Devonian Crinoids from the Mackenzie River Basin, N. W. T., Canada

By Winifred Goldring

August 15 1938

Ithaca, New York. U. S. A.



Winifred Goldring New York State Museum, Albany, N. Y.

Ivecently a collection of crinoids from the Great Slave Lake region, Mackenzie River basin. Northwest Territories, Canada, was submitted to the writer for study by Doctor E. M. Kindle, Victoria Memorial Museum, Ottawa. Of this collection he writes, "The horizon is probably not far from that rej^resented by crinoids described and figured by Springer in two of our reports".

In 1921 Springer described two new species Melocrinus borealis and M. canadensis collected by E. J. Whittaker from the Hay River section, the former below the Alexandra falls and the lat- ter above the falls (ref. cit., p. 17). The Hay River section from which the crinoids were obtained was studied by Kindle who re- ferred (1919, p. 4) the beds to the Upper Devonian, having found a characteristic Portage fauna in the Simpson shale below the strata from which the crinoids came. Melocrinus borealis is represented in the present collection from locality 7005, bed h, Lady Evelyn Falls section of the Kakisa River; a few plates from locality 7300, the gorge section of the Redknife River are doubt- fully referred to M. canadensis. Springer relates M. borealis to M. fersns, a Missouri form described by Rowley (1893, p. 303; 1894, pp. 151, 153) from shales considered of Middle Devonian (Hamilton) age by early geologists and 1)_\- later authorities of younger age {see Keyes 1894, p. 43; 1902, p. 271-273; Greger ^<j09, p. 374; Sehuchert 1903a, p. 143, 1903b, p. 545; Weller, 1909, p. 264; Branson 1923, pp. 44-46). Springer concludes, "it is clear that the fossils of the Missouri and Mackenzie Devonian belong to the same palaeontological province, and are of approx- imatel}' the same age" (ref. cit. p. 15).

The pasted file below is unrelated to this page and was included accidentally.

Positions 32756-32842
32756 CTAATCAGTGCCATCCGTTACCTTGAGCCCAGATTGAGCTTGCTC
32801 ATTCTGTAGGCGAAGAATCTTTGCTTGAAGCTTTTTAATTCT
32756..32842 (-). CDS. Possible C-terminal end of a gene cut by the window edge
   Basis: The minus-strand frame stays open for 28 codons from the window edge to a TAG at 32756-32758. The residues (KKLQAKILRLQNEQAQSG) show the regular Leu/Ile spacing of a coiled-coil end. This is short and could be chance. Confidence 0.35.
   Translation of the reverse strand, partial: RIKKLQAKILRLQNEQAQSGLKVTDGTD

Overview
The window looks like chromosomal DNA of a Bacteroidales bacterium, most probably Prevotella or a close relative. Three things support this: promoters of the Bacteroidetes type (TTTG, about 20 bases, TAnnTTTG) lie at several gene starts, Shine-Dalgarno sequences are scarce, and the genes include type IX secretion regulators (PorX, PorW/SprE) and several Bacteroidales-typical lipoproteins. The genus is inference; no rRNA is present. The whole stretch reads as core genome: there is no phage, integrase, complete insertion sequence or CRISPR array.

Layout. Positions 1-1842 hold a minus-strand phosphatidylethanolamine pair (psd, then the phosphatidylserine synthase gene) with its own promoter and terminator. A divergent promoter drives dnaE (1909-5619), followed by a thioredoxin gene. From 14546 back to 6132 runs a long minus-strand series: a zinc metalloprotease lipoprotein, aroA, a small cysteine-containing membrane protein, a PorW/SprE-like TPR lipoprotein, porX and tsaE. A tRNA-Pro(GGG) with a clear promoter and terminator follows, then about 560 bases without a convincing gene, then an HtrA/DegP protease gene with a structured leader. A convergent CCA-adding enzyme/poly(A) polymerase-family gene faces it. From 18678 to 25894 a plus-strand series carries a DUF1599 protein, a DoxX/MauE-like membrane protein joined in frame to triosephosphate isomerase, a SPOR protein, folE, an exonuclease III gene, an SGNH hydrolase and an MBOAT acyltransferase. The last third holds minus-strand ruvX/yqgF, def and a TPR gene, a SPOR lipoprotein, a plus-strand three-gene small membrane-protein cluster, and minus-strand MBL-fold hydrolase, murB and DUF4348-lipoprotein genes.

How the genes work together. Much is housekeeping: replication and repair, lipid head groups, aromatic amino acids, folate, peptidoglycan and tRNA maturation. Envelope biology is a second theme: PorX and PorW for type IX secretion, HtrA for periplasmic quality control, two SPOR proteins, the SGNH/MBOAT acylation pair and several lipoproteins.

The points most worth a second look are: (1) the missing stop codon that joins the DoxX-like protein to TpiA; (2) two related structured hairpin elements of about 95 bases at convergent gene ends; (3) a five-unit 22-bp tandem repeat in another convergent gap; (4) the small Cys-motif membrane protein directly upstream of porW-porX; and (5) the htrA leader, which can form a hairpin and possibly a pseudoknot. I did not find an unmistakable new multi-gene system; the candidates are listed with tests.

Bulletin 81 12

In his later paper (1926) Springer adds three new species of Mclocrinus: M. kindlei and M. mackenzic from the coral reef in limestone above the horizon of the Simpson shale. Root River section ; and .1/. zvhiftakcri from the beds at least 300 feet above the Simpson shale in the Trout River section. No specimens of A[. kindici appear in the collection, and only a single specimen that can be referred to .1/. inackeii::ic was found and this in the crinoid bed at the upper falls of the Redknife River. At least three specimens from the Redknife River section, in the crinoid bed at the upper falls, have been referred to M. zvhiifakeri. Three new species, M. subfilistriatiis, M. sidcosutura and M. humei, are here added from the Redknife River crinoid bed.